Creative Thinking is a Two-Step Process by Mel Rosenberg - מל רוזנברג -
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Creative Thinking is a Two-Step Process

After fruitful careers as a scientist and inventor I've gone back to what I love most - writing children's books Read More
  • Joined Oct 2013
  • Published Books 1552

Many people equate creative thinking with problem solving. You have a problem and you find an ingenious way to solve it. Most creativity methods are indeed problem solving techniques:  Brainstorming, six thinking hats, TRIZ, SIT, even design thinking, all assume that you have something at hand that you want to change. And that’s quite fine with me.


But how do you know what your problem really is? How do people generate ideas, hypotheses and briefs in the first place? This first step is based upon keen observation, curiosity, doubt, questioning, wonder, cheekiness, checking boundaries. These characteristics are innate to young children, who come up with new ideas all the time. And that is why it’s hard for us adults, to get it.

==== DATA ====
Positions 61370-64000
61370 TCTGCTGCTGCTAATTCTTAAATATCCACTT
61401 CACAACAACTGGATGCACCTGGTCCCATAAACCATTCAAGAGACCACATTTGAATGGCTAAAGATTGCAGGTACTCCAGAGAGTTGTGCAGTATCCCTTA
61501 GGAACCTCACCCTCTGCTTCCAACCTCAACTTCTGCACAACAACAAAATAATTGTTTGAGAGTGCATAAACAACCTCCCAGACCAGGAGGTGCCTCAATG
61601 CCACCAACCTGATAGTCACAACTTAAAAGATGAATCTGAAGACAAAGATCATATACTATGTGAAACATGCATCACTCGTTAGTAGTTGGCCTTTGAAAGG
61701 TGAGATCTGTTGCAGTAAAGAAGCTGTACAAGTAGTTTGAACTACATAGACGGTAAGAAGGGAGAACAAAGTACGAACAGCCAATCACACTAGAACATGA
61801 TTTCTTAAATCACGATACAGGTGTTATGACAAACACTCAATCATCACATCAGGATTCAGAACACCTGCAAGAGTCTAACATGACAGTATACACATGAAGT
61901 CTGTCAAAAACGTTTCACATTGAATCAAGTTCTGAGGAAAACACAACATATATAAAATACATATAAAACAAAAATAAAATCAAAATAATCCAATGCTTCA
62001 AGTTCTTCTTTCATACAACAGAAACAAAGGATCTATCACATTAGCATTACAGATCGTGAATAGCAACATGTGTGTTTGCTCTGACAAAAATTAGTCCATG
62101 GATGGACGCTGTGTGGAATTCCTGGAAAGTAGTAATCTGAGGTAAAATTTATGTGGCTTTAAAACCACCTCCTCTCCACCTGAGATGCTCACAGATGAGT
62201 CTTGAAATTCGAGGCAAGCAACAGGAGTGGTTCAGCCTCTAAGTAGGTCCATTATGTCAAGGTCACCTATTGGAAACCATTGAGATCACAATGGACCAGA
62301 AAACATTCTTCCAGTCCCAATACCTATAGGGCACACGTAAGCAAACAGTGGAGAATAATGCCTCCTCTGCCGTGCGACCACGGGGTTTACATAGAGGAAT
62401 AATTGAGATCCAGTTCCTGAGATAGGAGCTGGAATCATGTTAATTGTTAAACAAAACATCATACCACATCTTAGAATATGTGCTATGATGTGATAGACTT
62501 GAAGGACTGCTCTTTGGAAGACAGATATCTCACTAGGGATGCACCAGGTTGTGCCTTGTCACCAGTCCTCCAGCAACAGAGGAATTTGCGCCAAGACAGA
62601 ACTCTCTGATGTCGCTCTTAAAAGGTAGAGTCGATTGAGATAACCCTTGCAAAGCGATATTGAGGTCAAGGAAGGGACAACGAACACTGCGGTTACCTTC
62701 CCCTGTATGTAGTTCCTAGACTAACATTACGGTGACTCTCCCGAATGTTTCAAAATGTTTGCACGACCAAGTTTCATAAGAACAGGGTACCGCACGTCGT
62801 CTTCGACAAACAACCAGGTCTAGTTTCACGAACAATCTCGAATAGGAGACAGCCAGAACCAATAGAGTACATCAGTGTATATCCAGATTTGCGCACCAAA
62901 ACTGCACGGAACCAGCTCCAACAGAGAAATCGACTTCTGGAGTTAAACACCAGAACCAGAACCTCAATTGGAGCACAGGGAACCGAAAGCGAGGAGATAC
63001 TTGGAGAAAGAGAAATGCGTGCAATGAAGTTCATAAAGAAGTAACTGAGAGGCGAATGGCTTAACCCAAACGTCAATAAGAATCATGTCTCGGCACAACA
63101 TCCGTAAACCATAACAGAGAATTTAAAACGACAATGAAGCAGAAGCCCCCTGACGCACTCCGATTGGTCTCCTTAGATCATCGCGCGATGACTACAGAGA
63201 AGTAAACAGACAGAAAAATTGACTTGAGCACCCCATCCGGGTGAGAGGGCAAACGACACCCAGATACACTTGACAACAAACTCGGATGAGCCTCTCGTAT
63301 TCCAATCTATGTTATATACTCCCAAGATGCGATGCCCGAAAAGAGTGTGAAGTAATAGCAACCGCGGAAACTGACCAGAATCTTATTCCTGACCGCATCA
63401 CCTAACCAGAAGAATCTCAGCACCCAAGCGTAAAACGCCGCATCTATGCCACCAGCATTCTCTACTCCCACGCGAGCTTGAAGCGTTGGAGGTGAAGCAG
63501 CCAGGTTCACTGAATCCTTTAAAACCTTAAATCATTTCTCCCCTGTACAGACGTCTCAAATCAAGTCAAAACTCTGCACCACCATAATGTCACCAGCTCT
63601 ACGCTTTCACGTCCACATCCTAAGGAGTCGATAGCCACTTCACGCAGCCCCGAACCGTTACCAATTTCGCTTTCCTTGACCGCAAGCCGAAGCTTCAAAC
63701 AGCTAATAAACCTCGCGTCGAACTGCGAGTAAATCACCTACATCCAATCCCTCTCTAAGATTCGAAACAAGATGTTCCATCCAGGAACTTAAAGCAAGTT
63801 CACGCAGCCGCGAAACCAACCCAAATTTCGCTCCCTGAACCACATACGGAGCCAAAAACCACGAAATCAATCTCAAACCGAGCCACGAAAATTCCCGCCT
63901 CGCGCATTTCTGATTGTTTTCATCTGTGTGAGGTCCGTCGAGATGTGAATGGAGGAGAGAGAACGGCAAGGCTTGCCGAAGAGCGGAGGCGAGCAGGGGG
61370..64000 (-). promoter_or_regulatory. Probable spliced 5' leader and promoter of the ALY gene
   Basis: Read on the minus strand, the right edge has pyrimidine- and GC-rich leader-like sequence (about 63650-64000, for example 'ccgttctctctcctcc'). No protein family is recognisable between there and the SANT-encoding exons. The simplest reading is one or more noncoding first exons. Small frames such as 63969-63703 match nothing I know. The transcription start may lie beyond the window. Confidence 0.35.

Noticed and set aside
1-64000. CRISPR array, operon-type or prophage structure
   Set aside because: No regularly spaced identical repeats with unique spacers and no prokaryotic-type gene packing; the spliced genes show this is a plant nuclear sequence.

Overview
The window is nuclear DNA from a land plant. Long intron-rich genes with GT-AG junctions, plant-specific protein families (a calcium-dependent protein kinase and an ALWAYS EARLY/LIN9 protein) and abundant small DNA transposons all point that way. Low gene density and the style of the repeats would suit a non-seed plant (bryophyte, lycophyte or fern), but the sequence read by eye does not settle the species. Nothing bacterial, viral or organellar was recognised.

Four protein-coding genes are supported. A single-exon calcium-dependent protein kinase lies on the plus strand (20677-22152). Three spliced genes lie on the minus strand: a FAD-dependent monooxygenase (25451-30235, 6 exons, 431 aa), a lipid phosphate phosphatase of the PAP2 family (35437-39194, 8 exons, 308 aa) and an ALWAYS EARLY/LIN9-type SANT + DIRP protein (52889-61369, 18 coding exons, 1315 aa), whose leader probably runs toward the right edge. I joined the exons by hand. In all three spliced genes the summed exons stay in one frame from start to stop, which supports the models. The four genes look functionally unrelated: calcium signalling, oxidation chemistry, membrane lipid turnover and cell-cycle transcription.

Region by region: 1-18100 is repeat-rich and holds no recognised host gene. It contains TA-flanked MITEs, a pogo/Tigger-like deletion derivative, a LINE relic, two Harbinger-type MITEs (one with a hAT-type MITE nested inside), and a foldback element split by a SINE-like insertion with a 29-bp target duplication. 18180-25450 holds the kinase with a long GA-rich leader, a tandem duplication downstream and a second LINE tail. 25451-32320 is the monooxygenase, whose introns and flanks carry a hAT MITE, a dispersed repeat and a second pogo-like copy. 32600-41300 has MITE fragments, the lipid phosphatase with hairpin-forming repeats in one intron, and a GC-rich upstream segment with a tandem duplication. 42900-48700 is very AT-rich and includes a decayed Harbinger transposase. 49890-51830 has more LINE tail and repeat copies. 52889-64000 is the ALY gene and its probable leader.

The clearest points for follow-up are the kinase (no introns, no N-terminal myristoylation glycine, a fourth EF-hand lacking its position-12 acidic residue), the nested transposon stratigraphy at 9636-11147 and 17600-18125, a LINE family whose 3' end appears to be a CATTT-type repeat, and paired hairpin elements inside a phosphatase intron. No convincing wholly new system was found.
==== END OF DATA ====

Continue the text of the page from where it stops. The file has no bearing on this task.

Most new ideas do seem ridiculous (at least to us adults). Didn’t Einstein say “

“If at first the idea is not absurd, then there is no hope for it.”


And that’s why many creative people can often connect to their ‘childish’ side. And that is why creative methods that deal with the ideation process are, well, childish. These methods tell us: “Start with anything but a real problem. Imagine. Connect the unconnectable . Invert. Question. They are actually games. Have fun!!”


Norman Podhoretz said:  “Creativity represents a miraculous coming together of the uninhibited energy of the child with its apparent opposite and enemy, the sense of order imposed on the disciplined adult intelligence.”


So, if you want to be creative, you need to learn from the behavior of kids:    Do something silly once in a while       Embrace mistakes   Learn to laugh at everything, including yourself   Read your favorite children’s stories – to yourself

Play ‘creativity games’ such as random associations and 48create. And observe. Notice. Doubt. Ask.


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